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Evidence of meeting #41 for International Trade in the 41st Parliament, 1st Session. (The original version is on Parliament’s site, as are the minutes.) The winning word was japanese.

A recording is available from Parliament.

On the agenda

MPs speaking

Also speaking

Ken Ilasz  Owner, Boulanger Bassin Bed and Breakfast
John Tak  Vice-President, International Business, Factors Group of Nutritional Companies Inc.
Dana Hayden  Deputy Minister, Ministry of Jobs, Tourism and Innovation, Government of British Columbia
Henry Van Ankum  Chair, Grain Farmers of Ontario
Erin Fletcher  Manager, Public Affairs and Communication, Grain Farmers of Ontario

12:30 p.m.

Liberal

Wayne Easter Liberal Malpeque, PE

Thank you, Henry.

You're opening up a new market for a smaller bean. What did you say it was in? I didn't catch it at the time.

12:30 p.m.

Chair, Grain Farmers of Ontario

Henry Van Ankum

Yes, there is some potential for a specialty bean called a natto bean. It's a very small soybean that is used for a special, almost a snack food-type purpose in Japan. So we have some potential there to displace more Chinese production in that natto bean area.

12:30 p.m.

Liberal

Wayne Easter Liberal Malpeque, PE

Thank you.

Turning to Ms. Hayden, you talked about the partnership, the last trade mission of the premier to Japan where some number of partnership agreements were signed. Are there any implications from a trade agreement on those partnership agreements?

12:30 p.m.

Deputy Minister, Ministry of Jobs, Tourism and Innovation, Government of British Columbia

Dana Hayden

I think the agreements would hold, but we certainly see opportunities for a greater number of agreements or greater value of exports in both goods and services, if we were able to have a trade agreement with Japan. As I said at the beginning, there are a number of tariff and non-tariff barriers that currently create barriers for B.C. exports into Japan.

To give you a couple of examples, on the goods side, we believe there's a market in Japan for B.C.—and Alberta and Saskatchewan, for that matter—beef. Currently, the beef has to be younger than, I believe, 21 months—

12:30 p.m.

Liberal

Wayne Easter Liberal Malpeque, PE

Yes, it's 21.

12:30 p.m.

Deputy Minister, Ministry of Jobs, Tourism and Innovation, Government of British Columbia

Dana Hayden

—for Japan. We think we have a great opportunity there.

There are tree fruits and berries that British Columbia exports, but there are concerns and barriers in Japan that there might be the presence of a pathogen on the fruit, the codling moth, despite the fact that the moth is not known to attack these species. These are things like Canadian apples and cherries. We believe there would be a very important market for B.C. exports of apples and cherries.

On the forest products side, there are tariff barriers. We believe, for example, that our exports of lumber or manufactured wood products absolutely could increase for B.C. if some of those tariffs and non-tariff barriers were reduced. One of the things B.C. has done over the last two years since the tsunami is donated wood products and funds to construct facilities for schools and health care centres in the tsunami region in northern Japan. We've been trading forest products with Japan since the 1940s or 1950s, so we have had a good relationship. We believe there's a huge opportunity for B.C. and Canadian lumber and manufactured wood products in the post-tsunami building phase.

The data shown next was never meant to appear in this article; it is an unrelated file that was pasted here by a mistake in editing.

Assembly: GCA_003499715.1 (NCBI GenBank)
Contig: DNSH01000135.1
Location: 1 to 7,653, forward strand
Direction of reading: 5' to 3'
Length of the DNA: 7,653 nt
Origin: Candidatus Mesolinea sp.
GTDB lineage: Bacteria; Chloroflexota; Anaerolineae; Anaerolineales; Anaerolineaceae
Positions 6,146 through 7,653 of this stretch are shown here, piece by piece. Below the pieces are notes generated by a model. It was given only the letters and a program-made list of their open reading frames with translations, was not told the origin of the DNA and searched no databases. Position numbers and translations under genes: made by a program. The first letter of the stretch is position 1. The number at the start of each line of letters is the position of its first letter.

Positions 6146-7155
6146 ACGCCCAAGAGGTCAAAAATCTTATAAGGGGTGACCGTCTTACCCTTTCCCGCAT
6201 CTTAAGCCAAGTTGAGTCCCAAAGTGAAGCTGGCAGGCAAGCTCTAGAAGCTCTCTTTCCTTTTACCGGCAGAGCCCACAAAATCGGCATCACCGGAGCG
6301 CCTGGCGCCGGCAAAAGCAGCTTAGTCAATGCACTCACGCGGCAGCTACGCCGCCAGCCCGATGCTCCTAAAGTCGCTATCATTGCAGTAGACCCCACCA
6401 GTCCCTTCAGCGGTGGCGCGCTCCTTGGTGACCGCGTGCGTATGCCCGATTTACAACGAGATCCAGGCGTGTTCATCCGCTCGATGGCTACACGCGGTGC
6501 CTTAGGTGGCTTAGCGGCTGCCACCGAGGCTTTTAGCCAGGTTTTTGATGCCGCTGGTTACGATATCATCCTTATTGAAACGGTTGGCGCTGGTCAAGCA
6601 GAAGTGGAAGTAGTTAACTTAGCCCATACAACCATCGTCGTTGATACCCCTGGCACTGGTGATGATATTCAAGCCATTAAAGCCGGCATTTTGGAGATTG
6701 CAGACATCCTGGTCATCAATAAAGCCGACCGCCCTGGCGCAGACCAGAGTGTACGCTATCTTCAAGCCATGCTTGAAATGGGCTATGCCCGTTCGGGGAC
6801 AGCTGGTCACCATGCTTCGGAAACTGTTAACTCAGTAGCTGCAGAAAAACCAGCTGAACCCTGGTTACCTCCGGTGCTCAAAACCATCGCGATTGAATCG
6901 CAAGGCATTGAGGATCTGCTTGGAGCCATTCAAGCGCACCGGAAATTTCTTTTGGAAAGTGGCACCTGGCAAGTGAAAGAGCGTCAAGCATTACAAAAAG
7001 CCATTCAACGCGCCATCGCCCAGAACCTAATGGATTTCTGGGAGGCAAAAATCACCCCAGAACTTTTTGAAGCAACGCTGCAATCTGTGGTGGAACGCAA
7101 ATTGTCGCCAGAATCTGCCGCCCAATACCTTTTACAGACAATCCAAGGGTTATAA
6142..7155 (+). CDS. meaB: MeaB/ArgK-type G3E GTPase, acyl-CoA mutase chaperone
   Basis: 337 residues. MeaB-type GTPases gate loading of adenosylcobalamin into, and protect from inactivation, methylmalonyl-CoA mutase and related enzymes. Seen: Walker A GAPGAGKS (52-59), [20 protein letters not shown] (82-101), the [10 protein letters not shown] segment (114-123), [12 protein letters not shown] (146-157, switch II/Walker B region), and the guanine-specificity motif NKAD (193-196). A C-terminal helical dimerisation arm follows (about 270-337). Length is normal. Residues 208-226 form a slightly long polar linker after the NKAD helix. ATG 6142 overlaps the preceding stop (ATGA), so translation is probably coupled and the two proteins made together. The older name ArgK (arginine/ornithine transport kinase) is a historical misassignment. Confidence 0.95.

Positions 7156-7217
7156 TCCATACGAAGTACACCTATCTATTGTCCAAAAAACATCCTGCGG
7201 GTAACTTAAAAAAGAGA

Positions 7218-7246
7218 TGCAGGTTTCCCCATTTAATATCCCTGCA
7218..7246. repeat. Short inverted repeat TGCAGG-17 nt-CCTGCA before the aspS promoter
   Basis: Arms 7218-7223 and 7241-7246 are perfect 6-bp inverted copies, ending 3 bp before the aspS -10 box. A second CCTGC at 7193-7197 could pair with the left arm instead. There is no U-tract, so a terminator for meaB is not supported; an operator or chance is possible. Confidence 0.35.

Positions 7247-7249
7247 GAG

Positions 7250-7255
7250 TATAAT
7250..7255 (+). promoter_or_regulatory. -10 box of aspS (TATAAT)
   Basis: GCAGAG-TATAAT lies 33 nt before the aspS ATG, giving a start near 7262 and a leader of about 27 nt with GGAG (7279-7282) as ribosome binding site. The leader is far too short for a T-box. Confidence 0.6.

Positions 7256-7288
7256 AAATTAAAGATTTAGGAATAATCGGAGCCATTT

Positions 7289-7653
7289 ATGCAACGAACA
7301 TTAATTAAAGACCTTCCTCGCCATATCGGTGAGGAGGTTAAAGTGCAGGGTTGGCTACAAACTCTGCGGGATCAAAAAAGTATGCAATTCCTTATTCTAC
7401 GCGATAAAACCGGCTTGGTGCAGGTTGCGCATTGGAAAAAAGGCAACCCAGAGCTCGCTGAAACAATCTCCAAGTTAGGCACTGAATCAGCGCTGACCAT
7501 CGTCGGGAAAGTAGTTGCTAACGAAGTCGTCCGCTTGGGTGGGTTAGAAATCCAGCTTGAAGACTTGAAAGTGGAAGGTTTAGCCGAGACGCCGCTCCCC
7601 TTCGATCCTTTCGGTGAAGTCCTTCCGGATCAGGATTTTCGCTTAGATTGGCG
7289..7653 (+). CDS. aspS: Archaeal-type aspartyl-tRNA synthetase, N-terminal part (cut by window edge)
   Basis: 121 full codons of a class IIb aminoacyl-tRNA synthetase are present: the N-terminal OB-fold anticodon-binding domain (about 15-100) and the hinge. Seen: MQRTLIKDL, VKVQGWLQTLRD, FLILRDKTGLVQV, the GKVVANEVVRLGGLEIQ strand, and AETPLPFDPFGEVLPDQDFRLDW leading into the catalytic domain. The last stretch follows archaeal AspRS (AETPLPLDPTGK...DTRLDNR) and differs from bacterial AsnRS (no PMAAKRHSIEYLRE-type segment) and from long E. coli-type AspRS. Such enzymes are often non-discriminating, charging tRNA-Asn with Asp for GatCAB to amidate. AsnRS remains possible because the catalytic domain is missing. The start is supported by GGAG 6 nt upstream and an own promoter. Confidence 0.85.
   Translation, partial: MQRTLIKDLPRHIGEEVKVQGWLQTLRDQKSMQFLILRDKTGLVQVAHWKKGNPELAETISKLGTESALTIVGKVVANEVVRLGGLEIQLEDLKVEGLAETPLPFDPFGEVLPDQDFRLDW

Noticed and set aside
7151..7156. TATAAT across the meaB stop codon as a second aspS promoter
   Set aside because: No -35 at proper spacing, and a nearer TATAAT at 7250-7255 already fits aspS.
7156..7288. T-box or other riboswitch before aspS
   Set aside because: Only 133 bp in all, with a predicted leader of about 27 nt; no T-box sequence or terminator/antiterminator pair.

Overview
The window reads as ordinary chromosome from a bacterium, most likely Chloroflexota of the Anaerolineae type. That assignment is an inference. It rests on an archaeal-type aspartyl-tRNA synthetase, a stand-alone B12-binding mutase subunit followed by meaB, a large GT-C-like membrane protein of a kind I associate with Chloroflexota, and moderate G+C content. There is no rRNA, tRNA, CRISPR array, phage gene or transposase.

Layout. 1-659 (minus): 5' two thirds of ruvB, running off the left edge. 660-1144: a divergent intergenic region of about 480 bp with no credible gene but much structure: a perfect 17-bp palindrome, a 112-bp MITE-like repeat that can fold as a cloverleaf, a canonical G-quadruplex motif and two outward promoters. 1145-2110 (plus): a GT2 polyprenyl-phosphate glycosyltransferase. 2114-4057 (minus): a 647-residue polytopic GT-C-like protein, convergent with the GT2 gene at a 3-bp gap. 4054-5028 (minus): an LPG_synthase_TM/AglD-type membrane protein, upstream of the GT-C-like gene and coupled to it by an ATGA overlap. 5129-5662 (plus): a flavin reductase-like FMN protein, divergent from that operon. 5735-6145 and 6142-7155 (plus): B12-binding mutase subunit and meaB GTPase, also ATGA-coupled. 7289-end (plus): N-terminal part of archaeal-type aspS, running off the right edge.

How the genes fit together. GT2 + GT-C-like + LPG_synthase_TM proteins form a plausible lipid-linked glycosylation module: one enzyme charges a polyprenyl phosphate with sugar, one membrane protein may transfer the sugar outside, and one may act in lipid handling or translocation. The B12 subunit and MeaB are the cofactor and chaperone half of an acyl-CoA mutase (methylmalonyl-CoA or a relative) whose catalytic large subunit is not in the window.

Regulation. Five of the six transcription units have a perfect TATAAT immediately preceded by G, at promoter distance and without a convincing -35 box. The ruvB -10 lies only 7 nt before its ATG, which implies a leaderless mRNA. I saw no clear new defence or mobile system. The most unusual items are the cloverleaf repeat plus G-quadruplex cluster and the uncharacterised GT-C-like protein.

Japan just also introduced a wood first act, something which British Columbia did a couple of years ago. It is a statement of intent through law to utilize wood products in the construction of buildings. Certainly historically in Japan wood was used extensively, but in this last century, concrete and steel have taken over a lot of wood. They've just passed a wood first act that commits them to utilizing a far greater amount of wood products. We'd certainly like those to be Canadian wood products instead of Chinese wood products, or New Zealand or Australian wood products, or for that matter, United States wood products. We believe there are opportunities to increase exports for a number of products.

We also believe on the services side that there are huge opportunities in British Columbia. For example, in the technology sector, the international education sector, and the tourism sector, we have an opportunity to increase the services flow in the provision of services from British Columbia into Japan. There's certainly an interest in that market in what we have to offer, but there are barriers that prevent us from realizing the extent of those opportunities, which we would like to see eliminated through an agreement.

12:35 p.m.

Conservative

The Chair Conservative Rob Merrifield

Thank you very much.

We'll now move to Mr. Shipley for seven minutes.

12:35 p.m.

Conservative

Bev Shipley Conservative Lambton—Kent—Middlesex, ON

Thank you, Mr. Chair, and I thank the witnesses for being here.

I'll start off my questions with Henry and Erin. Thank you so much for being part of this discussion regarding our EPA with Japan.

I think we're outnumbered by British Columbia members on this board. You've heard about beef, and of course, in Ontario and out west we have great beef. One of the things we find in Canada, and this is the serious part, is that we produce quality products. To you, Ms. Hayden, and to the folks in Ontario, that's what Canada is known for. I think we, as parliamentarians, sometimes overlook that we have great producers and manufacturers in Canada. We are known for quality.